Meet Salvatore Babones, the American academic who called Indian intellectuals ‘anti-India’

Even though one of his books argues against the ‘tyranny’ of experts.

WrittenBy:Aban Usmani
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In remarks widely reshared on social media, a western academic recently said at an India Today conclave that “India’s intellectual class is anti-India” and there’s a class that is “anti-Modi and anti-BJP”. He also argued that the international media is wrongly portraying India as a fascist state.


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Dr Salvatore Babones, an associate professor of sociology at the University of Sydney, also said India has problems “but the problem is” that activists, journalists and intellectuals “allow internationally to colour the overall evaluation of this system”. As anchor Rajdeep Sardesai tried to counter him saying that intellectuals are “at least raising a few red flags”, Babones asked if their criticism is “tied to the BJP government or will it continue inevitably to any other government who will come to power”.

As the comments went viral, Babones was criticised by several social media handles, who sought to know the relevance of such remarks by a western voice.

However, Shiv Aroor of India Today invited the sociologist back to another debate on the network, with tickers such as “Babones responds to brickbats” “after triggering India’s intellectuals”. The decision was lauded by right-wing handles.

But who is Babones, and where was he before his new-found virality?

An American citizen, Babones writes on public policy with a focus on the political economy of the Indo-Pacific region. Among his books are The New Authoritarianism: Trump, Populism, and the Tyranny of Experts, BRICS or Bust?: Escaping the Middle-Income Trap, American Tianxia: Chinese Money, American Power and the End of History, Sixteen for '16: A Progressive Agenda for a Better America and The Future of Development: A Radical Manifesto.

According to a report in the Print, he is registered as a “foreign agent” with the US Department of Justice and the Australian government, for working with an Indian media company based in Uttar Pradesh. He also confirmed that he was registered as a foreign agent because of a “consulting assignment” with Noida-based Democracy News Live for a “period of less than six months”.

“I had a small consulting assignment with this company for a period of less than six months. They approached me asking for help to reach out to the audience in the west. They wanted to know how to frame articles for the Western media so that their message reaches a broader audience, and I advised them on that,” he told the Print.

Asked if Democracy News Live is an Indian government-linked entity, owing to which he made this registration, Babones said he does not know that status, according to the report.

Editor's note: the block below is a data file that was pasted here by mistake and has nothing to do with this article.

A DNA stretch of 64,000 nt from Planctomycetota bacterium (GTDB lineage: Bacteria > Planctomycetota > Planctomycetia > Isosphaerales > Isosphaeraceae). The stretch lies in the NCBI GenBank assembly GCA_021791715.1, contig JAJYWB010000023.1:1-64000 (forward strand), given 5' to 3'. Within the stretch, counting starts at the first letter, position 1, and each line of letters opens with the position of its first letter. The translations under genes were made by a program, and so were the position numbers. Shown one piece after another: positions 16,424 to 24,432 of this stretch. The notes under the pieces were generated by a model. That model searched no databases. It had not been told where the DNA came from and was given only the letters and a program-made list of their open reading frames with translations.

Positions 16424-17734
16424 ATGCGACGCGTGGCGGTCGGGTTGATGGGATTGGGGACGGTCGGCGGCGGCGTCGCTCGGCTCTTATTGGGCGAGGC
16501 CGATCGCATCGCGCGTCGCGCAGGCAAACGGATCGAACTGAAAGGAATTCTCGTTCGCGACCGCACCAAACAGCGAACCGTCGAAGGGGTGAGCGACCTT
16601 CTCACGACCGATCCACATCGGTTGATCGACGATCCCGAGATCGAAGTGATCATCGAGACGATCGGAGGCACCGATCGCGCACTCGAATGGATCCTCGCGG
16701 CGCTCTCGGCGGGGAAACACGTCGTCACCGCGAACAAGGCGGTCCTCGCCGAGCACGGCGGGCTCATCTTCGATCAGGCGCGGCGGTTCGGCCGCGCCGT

According to the organisation’s website, DNL “stands to bring information and data that help us understand the core values of our world and our ability to be an equal part of it” and “works on issues through journalism to create awareness and influence policymakers”.

In September, Babones had made headlines with his article in Quadrant headlined “Indian Democracy at 75: Who are the Barbarians at the Gate?”, in which he argued that negative rankings of Indian democracy by major organisations appear disproportionate to the actual evidence. In a subsequent interview over his remarks published by News18, he slammed western analysts for their “partisan” approach.

With those comments as precedent, it wasn’t much of a surprise when he criticised intellectuals in response to Sardesai’s quotes on press freedom rankings.

India’s ranking in the 2022 World Press Freedom Index has slipped to 150 among 180 countries, according to the latest report released by the global media watchdog, Reporters Without Borders. The country was ranked 142 the previous year.

Babones’s views often align with right-wing voices on several issues. In an article in Foreign Policy in 2020, he criticised Chinese propaganda over Covid management. 

“So in more than one sense, COVID-19 really is the ‘Chinese virus,’ even if US President Donald Trump has lately promised to stop using the term,” he wrote. “It’s not just that it happened to strike there first. Arguably, it only struck at all because the Chinese government refused to learn the public-health lessons of SARS – lessons taught by its own government scientists. Then China repeated the misbehaviors that let SARS spread out of control and jump the border to infect people in more than 30 other countries and territories. Viruses may be forces of nature, but the coronavirus epidemic clearly seems to have been China-made.”

The remarks against intellectuals at the India Today conclave also bore a little resemblance to the theme of his book The New Authoritarianism: Trump, Populism, and the Tyranny of Experts. Warning readers against the “tyranny” of experts, Babones offers a corrective take on authoritarianism while arguing that an expert class designates rights and freedoms for citizens but is not accountable to them.

On Wednesday, he is set to be hosted by Dr Syama Prasad Mookerjee Research Foundation to share his views on “How International Democracy Ratings Misrepresent India” live on YouTube.

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